Wednesday, December 2, 2009

Tool wear

Tool wear describes the gradual failure of cutting tools due to regular operation. It is a term often associated with tipped tools, tool bits, or drill bits that are used with machine tools.

Tool wear phenomena

Types of wear include:

* flank wear in which the portion of the tool in contact with the finished part erodes. Can be described using the Tool Life Expectancy equation.
* crater wear in which contact with chips erodes the rake face. This is somewhat normal for tool wear, and does not seriously degrade the use of a tool until it becomes serious enough to cause a cutting edge failure.

Can be caused by spindle speed that is too low or a feed rate that is too high. In orthogonal cutting this typically occurs where the tool temperature is highest. Crater wear occurs approximately at a height equaling the cutting depth of the material. Crater wear depth ~ t0 t0= cutting depth

* built-up edge in which material being machined builds up on the cutting edge. Some materials (notably aluminum and copper) have a tendency to anneal themselves to the cutting edge of a tool. It occurs most frequently on softer metals, with a lower melting point. It can be prevented by increasing cutting speeds and using lubricant. When drilling it can be noticed as alternating dark and shiny rings.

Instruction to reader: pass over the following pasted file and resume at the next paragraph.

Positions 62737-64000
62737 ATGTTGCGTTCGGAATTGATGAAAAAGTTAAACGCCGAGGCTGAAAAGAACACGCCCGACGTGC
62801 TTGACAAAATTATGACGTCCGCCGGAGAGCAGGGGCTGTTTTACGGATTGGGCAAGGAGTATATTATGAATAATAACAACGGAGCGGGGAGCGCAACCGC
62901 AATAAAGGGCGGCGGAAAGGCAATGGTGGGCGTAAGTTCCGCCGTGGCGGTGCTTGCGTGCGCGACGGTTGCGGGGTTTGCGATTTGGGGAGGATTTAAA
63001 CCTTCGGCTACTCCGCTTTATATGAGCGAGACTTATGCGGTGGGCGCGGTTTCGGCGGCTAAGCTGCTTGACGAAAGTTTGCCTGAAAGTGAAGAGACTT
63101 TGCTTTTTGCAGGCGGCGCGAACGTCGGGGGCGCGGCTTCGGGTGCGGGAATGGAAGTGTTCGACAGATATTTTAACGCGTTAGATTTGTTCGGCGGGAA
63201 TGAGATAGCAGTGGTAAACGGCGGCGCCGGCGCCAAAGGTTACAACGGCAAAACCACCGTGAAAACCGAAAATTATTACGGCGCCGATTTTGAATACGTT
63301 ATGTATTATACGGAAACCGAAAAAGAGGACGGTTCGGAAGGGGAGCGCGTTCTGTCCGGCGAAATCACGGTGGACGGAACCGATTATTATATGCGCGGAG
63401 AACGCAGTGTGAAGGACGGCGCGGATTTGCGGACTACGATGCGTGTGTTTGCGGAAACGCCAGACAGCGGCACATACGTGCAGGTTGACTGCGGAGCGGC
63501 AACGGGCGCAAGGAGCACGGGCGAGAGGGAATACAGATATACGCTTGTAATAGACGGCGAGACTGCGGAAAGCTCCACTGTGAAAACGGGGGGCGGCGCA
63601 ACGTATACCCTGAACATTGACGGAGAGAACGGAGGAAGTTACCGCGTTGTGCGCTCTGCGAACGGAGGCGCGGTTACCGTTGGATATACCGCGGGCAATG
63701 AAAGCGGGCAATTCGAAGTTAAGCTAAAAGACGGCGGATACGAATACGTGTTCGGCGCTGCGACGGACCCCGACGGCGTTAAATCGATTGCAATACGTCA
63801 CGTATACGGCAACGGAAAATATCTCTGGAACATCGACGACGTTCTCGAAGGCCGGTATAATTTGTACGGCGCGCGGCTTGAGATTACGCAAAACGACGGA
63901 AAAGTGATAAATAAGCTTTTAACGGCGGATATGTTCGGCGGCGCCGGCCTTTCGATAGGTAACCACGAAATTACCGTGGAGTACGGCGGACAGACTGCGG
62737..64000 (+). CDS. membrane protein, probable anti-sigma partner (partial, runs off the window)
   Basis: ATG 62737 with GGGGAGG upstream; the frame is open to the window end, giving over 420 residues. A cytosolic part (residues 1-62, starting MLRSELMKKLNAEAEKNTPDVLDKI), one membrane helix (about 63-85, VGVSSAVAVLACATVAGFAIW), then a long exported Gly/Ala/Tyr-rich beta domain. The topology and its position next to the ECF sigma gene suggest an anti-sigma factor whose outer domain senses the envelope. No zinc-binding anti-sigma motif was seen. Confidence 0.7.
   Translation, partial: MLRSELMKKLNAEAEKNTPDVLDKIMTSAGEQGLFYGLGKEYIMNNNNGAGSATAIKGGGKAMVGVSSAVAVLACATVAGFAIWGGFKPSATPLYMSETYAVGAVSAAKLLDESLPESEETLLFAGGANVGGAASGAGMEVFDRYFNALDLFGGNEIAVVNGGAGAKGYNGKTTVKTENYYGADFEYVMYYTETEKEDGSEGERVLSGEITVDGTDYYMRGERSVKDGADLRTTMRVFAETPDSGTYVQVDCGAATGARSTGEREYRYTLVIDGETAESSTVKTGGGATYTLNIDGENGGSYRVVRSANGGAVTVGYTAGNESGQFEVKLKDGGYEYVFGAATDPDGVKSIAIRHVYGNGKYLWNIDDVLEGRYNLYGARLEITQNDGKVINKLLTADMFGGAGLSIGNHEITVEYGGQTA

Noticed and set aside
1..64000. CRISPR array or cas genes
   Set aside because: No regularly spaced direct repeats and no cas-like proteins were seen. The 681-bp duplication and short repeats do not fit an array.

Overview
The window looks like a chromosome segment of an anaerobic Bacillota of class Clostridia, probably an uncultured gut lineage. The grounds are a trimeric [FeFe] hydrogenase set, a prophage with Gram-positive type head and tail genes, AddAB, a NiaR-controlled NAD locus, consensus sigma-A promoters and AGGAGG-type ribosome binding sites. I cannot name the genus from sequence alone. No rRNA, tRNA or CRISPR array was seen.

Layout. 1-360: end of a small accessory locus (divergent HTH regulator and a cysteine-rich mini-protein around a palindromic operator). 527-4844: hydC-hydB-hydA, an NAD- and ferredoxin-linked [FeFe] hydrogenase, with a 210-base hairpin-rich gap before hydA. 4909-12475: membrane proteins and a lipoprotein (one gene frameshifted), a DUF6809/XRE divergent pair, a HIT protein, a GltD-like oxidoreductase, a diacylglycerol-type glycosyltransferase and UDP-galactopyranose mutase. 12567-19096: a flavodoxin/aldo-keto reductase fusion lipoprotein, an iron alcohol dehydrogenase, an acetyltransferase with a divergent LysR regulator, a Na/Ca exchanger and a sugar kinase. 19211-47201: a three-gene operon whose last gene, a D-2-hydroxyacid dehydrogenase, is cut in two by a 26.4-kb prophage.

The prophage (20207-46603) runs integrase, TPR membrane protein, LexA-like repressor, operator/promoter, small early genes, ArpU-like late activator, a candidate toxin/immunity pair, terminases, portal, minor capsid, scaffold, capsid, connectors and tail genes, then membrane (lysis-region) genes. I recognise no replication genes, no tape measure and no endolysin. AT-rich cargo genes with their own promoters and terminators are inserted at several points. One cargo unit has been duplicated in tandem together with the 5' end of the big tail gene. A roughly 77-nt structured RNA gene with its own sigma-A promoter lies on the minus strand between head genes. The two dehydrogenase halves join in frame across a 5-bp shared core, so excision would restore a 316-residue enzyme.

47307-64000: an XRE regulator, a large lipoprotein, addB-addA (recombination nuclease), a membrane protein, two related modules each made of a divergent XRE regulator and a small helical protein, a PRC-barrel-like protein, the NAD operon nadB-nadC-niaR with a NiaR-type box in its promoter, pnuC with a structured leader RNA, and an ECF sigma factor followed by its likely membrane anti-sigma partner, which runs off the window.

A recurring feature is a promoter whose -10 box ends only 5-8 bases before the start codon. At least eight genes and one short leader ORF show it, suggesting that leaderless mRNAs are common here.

* glazing occurs on grinding wheels, and occurs when the exposed abrasive becomes dulled. It is noticeable as a sheen while the wheel is in motion.
* edge wear, in drills, refers to wear to the outer edge of a drill bit around the cutting face caused by excessive cutting speed. It extends down the drill flutes, and requires a large volume of material to be removed from the drill bit before it can be corrected.

Effects of Tool Wear

Some General effects of tool wear include:

* increased cutting forces
* increased cutting temperatures
* poor surface finish
* decreased accuracy of finished part

Reduction in tool wear can be accomplished by using lubricants and coolants while machining. These reduce friction and temperature, thus reducing the tool wear.

Tool Life Expectancy

The Taylor Equation for Tool Life Expectancy provides a good approximation.

VcTn = C

A more general form of the equation is

V_c T^n \times D^x f^y=C


* Vc=cutting speed
* T=tool life
* D=depth of cut
* F=feed rate
* x and y are determined experimentally
* n and C are constants found by experimentation or published data; they are properties of tool material, workpiece and feed rate.

Temperature Considerations

At high temperature zones crater wear occurs. The highest temperature of the tool can exceed 700 °C and occurs at the rake face whereas the lowest temperature can be 500 °C or lower depending on the tool.ram

Energy Considerations

Energy comes in the form of heat from tool friction. It is a reasonable assumption that 80% of energy from cutting is carried away in the chip. If not for this the workpiece and the tool would be much hotter than what is experienced. The tool and the workpiece each carry approximately 10% of the energy. The percent of energy carried away in the chip increases as the speed of the cutting operation increases. This somewhat offsets the tool wear from increased cutting speeds. In fact, if not for the energy taken away in the chip increasing as cutting speed is increased; the tool would wear more quickly than is found.

Effects of cutting speed V and cutting time T on crater wear depth KT